SI Vault
 
PUPPIES, POISON IVY AND A DASHING DUKE
Steve Wulf
November 15, 1989
The first SI was a far cry—in both form and substance—from the one we now publish, but we have always been guided by Henry Luce's promise to cover sport with heart and humor
Decrease font Decrease font
Enlarge font Enlarge font
November 15, 1989

Puppies, Poison Ivy And A Dashing Duke

The first SI was a far cry—in both form and substance—from the one we now publish, but we have always been guided by Henry Luce's promise to cover sport with heart and humor

View CoverRead All Articles View This Issue
1 2 3 4

GREAT MOMENTS, NO. 8. From our preview of Super Bowl III: "With the common draft of the last two years, the AFL is getting its share of the truly competitive, gung-ho athletes, and it will soon achieve parity with the NFL. But that parity has not yet been reached, and the Colts should demonstrate this with an authority that may shock Jets' fans."

GREAT MOMENTS, NO. 9. Can we call 'em, or what? This is from a Jan. 15, 1973, SCORECARD item on the New York Yankees' change of ownership: "The sale of the New York Yankees to George Steinbrenner and his associates...is a welcome change in baseball's ownership structure."

By 1964, our 10th anniversary, SI had become profitable. In 1974, after having built SI into the third-largest news magazine—after TIME and Newsweek—Laguerre stepped down as managing editor. His successors, Roy Terrell, Gilbert Rogin and Mark Mulvoy—all former SI writers—found ways to improve the product. Terrell maintained the high standards of writing and illustration that he had inherited, while placing greater emphasis on college and amateur sports.

Rogin, who took over in 1979, improved the quality of the writing even further and provided more comprehensive coverage of major events, such as the Olympics and the Super Bowl. Under Rogin, SI became the first all-color national magazine. Mulvoy, who rose to managing editor in 1984, has made the magazine more dramatic and dynamic through the use of larger photos and greater responsiveness to late-breaking news. In addition, he has overseen the first major redesign of the magazine since the early days of Laguerre.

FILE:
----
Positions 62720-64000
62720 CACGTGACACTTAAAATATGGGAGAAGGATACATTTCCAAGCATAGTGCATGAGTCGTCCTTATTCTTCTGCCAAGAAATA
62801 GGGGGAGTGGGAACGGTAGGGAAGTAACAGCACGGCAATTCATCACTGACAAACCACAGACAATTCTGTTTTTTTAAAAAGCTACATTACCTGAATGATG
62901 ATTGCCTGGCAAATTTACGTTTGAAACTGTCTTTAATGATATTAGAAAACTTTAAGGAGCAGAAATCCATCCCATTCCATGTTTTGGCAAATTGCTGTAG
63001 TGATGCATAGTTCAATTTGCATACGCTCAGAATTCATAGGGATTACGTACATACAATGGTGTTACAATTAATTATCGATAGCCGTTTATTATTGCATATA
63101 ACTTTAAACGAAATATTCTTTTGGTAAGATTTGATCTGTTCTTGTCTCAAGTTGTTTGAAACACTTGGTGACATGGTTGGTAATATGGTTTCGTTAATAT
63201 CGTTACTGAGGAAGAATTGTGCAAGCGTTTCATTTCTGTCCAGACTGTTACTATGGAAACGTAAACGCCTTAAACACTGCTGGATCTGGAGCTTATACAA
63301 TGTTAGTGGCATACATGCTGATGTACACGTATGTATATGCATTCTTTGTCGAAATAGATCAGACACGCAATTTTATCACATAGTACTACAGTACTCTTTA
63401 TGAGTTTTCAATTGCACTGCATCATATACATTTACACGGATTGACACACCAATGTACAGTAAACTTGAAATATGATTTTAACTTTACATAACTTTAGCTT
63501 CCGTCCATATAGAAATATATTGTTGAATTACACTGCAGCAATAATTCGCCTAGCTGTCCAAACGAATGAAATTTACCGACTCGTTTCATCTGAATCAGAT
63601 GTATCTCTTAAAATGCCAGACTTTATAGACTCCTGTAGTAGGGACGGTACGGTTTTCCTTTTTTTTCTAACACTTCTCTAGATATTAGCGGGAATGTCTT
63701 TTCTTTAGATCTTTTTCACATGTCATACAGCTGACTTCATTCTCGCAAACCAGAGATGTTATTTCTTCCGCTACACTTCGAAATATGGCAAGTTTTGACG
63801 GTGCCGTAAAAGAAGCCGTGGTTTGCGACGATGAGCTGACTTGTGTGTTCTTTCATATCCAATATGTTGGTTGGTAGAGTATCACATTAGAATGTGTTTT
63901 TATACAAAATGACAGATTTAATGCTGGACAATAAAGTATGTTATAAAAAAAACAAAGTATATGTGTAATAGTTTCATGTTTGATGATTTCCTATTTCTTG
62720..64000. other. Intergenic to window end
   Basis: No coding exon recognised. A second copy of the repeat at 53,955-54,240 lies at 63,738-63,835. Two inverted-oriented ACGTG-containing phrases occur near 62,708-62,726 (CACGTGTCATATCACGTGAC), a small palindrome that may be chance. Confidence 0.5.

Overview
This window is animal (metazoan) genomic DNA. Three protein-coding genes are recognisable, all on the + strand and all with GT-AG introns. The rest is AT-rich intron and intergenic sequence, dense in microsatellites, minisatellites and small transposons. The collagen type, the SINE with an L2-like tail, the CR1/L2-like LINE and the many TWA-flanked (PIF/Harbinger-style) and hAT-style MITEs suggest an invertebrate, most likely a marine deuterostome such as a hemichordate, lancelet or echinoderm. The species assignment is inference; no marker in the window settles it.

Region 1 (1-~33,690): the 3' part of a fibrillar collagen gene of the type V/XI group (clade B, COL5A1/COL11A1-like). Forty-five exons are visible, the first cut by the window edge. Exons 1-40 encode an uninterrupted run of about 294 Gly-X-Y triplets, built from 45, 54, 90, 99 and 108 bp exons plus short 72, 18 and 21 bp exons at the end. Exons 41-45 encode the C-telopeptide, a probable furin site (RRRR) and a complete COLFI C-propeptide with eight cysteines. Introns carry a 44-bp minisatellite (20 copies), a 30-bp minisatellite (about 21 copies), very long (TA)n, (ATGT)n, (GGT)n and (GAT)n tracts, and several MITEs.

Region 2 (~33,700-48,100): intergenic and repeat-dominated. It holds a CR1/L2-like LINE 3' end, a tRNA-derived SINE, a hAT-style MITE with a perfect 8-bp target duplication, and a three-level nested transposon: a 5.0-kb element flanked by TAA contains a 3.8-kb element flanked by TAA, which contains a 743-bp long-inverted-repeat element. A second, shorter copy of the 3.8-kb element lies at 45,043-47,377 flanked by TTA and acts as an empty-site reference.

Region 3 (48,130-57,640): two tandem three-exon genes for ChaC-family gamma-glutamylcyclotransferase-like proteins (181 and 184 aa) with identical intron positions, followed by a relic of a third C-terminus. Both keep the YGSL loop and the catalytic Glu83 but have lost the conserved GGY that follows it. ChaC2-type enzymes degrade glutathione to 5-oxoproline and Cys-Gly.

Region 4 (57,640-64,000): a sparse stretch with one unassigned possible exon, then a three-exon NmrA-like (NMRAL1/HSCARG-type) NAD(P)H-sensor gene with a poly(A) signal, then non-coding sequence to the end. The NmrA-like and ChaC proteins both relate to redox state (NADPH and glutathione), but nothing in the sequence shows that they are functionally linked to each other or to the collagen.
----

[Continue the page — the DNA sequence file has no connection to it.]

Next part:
"The magazine just keeps getting better and better," says Tax. "Oh, there are certain things I don't like about it, and every now and then I'll complain. But I can talk about it endlessly, and that's because I love it so much. I came to SPORTS ILLUSTRATED when I was 39 years old, and for 35 years now I've been fiercely proud of my association with the magazine and all of the people who work there."

Back when we were celebrating our fifth anniversary, in 1959, Henry Luce sent a message to our readers that we think has stood the test of the time: "We cannot promise you what victories we will report in the months ahead, what dramatic moments our writers and artists and photographers will capture for you—sport is too unpredictable for that. But we do promise to bring the best of sport, all in one place—and to bring it to you with an eye for action, a nose for news and an ear for truth. And, we might add, with heart and humor."

GREAT MOMENTS, NO. 10. In our 1989 baseball preview issue, somebody wrote, "The Cubs, who haven't won a world championship since 1908, have had only one winning season since 1972. You can be certain this will not be their second."

We've made some wrong choices in the last 35 years, trying to decide what's meat and what's poison. But looking back, we take pride in what we have brought to sports and to our readers, an achievement recognized last April by the American Society of Magazine Editors, which gave SPORTS ILLUSTRATED the 1989 National Magazine Award for general excellence among magazines with a circulation of more than a million. Yes, we've come a long way since '54. That first 25-cent issue, in mint condition, is now worth $250.

1 2 3 4